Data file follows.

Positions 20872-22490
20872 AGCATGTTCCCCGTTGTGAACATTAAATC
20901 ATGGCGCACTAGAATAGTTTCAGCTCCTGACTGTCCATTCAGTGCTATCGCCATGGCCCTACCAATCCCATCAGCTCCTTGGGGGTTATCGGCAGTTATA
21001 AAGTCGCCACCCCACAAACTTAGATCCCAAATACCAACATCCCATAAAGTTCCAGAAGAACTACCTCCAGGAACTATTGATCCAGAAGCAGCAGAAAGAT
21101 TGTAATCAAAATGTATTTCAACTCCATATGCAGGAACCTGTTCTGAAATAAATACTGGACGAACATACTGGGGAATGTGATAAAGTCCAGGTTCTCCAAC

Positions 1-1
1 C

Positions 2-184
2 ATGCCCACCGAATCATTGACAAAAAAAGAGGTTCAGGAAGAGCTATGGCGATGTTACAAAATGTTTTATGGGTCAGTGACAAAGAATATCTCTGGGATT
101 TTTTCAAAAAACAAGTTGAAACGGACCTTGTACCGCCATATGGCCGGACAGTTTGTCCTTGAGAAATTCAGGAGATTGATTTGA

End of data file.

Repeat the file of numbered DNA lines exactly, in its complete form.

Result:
Positions 20872-22490
20872 AGCATGTTCCCCGTTGTGAACATTAAATC
20901 ATGGCGCACTAGAATAGTTTCAGCTCCTGACTGTCCATTCAGTGCTATCGCCATGGCCCTACCAATCCCATCAGCTCCTTGGGGGTTATCGGCAGTTATA
21001 AAGTCGCCACCCCACAAACTTAGATCCCAAATACCAACATCCCATAAAGTTCCAGAAGAACTACCTCCAGGAACTATTGATCCAGAAGCAGCAGAAAGAT
21101 TGTAATCAAAATGTATTTCAACTCCATATGCAGGAACCTGTTCTGAAATAAATACTGGACGAACATACTGGGGAATGTGATAAAGTCCAGGTTCTCCAAC

Positions 1-1
1 C

Positions 2-184
2 ATGCCCACCGAATCATTGACAAAAAAAGAGGTTCAGGAAGAGCTATGGCGATGTTACAAAATGTTTTATGGGTCAGTGACAAAGAATATCTCTGGGATT
101 TTTTCAAAAAACAAGTTGAAACGGACCTTGTACCGCCATATGGCCGGACAGTTTGTCCTTGAGAAATTCAGGAGATTGATTTGA